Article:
Paper $26.00 ISBN: 9780226901411 Published June 2012
E-book $10.00 to $26.00 About E-books ISBN: 9780226032993 Published August 2012 Also Available From

The Declining Significance of Race

Blacks and Changing American Institutions, Third Edition

William Julius Wilson

The Declining Significance of Race

William Julius Wilson

272 pages | 5 1/2 x 8 1/2 | © 1978, 1980, 2012
Paper $26.00 ISBN: 9780226901411 Published June 2012
E-book $10.00 to $26.00 About E-books ISBN: 9780226032993 Published August 2012

When first published in 1980, The Declining Significance of Race immediately sparked controversy with its contentious thesis that race was becoming less of a deciding factor in the life chances of black Americans than class. This new edition of the seminal book includes a new afterword in which William Julius Wilson not only reflects on the debate surrounding the book, but also presents a provocative discussion of race, class, and social policy.

“The intellectual strength of this book lies in his capacity to integrate disparate findings from historical studies, social theory and research on contemporary trends into a complex and original synthesis that challenges widespread assumptions about the cause of black disadvantage and the way to remove it.”—Paul Starr, New York Times Book Review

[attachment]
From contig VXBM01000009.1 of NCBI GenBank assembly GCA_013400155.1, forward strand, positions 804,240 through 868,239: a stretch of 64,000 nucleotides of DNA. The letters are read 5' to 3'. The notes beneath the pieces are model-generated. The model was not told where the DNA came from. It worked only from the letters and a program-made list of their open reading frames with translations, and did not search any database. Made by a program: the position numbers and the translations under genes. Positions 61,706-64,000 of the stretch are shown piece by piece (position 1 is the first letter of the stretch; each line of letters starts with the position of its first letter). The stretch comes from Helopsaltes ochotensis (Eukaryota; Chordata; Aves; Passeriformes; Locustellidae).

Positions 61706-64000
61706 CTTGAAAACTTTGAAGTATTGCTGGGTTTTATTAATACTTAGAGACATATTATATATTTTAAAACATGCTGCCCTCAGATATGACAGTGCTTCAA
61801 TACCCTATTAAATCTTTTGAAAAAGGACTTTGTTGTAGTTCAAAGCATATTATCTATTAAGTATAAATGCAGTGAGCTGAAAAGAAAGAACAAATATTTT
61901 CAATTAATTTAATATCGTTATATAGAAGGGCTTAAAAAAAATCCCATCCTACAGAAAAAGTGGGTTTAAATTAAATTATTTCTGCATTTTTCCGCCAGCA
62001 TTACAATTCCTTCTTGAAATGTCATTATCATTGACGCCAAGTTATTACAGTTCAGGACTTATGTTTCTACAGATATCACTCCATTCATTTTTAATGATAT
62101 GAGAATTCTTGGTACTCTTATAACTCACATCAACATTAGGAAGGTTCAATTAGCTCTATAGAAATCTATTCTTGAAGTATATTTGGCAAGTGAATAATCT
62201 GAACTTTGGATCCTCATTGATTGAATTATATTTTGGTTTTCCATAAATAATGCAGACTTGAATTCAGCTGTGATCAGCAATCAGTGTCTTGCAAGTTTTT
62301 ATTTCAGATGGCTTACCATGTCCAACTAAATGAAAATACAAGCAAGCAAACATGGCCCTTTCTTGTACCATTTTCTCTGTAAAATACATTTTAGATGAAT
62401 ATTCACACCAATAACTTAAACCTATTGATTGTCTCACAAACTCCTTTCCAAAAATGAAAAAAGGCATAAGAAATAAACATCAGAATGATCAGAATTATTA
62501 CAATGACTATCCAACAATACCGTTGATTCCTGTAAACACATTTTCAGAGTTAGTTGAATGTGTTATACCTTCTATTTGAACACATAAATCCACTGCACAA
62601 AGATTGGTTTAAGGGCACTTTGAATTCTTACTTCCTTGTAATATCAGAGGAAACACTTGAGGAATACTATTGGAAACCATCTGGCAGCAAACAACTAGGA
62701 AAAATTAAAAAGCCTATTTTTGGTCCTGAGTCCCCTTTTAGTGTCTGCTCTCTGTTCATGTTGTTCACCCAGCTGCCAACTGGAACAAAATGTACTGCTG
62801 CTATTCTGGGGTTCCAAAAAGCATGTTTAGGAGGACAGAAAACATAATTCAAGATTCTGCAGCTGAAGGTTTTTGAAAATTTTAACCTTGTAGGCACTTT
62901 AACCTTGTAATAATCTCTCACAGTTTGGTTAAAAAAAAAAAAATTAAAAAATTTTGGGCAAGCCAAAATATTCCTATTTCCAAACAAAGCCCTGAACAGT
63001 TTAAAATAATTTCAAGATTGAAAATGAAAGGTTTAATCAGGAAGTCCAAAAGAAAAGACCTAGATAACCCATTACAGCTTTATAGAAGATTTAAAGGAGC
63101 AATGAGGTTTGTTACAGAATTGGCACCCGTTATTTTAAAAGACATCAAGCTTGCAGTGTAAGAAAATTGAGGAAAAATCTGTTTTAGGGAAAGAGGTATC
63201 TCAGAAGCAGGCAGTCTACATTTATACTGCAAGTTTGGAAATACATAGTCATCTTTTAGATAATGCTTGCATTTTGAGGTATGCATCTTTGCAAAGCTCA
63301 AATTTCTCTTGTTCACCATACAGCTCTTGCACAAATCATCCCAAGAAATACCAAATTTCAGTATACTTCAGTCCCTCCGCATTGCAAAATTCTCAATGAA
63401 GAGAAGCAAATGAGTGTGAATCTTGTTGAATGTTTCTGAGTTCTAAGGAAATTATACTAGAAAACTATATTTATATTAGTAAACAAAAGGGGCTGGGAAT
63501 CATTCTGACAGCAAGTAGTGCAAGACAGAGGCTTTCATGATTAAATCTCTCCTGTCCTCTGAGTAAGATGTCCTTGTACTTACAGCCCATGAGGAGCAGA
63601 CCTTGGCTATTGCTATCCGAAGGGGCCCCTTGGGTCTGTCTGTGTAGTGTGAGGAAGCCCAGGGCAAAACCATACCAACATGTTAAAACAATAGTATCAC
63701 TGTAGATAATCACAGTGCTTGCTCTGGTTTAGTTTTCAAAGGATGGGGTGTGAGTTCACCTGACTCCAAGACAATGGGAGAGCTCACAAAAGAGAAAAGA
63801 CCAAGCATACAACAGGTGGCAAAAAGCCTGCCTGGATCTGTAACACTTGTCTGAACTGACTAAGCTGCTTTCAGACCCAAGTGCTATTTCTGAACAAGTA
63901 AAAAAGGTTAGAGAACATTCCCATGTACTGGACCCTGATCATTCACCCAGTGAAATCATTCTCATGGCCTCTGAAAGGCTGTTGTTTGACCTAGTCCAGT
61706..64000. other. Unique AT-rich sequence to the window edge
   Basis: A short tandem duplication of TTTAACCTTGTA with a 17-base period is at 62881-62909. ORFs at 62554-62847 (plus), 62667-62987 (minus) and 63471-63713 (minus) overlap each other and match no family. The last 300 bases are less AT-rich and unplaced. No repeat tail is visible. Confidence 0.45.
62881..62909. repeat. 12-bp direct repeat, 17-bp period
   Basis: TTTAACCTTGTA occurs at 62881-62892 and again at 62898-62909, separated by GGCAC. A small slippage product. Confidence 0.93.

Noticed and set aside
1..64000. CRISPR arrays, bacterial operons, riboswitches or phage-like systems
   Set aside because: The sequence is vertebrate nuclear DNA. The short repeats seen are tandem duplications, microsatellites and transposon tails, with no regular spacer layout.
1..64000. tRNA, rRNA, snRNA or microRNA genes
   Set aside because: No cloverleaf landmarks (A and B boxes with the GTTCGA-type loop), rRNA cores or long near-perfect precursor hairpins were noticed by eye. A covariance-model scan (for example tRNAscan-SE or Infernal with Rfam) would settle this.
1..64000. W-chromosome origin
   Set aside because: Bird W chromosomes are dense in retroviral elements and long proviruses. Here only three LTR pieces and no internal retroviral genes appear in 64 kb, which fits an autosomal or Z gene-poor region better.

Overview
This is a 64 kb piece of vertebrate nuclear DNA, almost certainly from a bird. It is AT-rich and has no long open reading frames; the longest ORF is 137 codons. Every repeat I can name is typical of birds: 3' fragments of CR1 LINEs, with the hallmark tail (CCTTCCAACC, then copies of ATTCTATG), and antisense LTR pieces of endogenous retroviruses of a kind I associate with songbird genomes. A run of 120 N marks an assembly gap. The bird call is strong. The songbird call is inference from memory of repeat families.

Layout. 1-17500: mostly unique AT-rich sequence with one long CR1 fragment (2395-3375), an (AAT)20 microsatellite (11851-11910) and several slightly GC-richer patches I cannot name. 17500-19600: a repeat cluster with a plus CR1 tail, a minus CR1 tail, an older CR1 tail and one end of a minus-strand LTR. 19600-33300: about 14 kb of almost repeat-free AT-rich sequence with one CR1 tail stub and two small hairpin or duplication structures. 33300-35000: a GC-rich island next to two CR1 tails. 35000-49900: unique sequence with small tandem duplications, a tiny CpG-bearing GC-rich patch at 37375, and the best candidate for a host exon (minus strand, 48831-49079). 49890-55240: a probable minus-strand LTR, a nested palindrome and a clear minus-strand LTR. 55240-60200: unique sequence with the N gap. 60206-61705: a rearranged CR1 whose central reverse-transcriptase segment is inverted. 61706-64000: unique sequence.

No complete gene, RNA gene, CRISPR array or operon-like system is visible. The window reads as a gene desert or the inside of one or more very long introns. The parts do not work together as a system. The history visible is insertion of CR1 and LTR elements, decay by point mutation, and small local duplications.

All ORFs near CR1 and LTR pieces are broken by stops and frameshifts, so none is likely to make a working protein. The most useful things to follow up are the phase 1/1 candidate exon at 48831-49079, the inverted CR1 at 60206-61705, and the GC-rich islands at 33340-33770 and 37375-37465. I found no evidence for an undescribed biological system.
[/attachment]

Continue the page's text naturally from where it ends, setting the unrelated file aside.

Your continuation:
“This publication is easily one of the most erudite and sober diagnoses of the American black situation. Students of race relations and anybody in a policy-making position cannot afford to bypass this study.”—Ernest Manheim, Sociology

Review Quotes
Wilson Record | American Journal of Sociology
“Wilson has written a profound and provocative book that is destined to become a classic in the field. He has articulated the issues with which future researchers will have to deal. Truly, he has made a contribution to social science.”
Ethnic and Racial Studies
“The publication of the original edition of The Declining Significance of Race: Blacks and Changing American Institutions in 1978 was marked by intense debate and controversy. In the intervening period it is interesting to note that Wilson’s study has remained a key point of reference in debates about race in the context of American society. Both critics and supporters of Wilson have engaged in debate about the book’s key arguments. Indeed, in some ways the key concerns of Wilson’s classic book have become more relevant in the contemporary environment as questions about the role of race in shaping the experiences of African Americans have come to the fore in public policy debates.”
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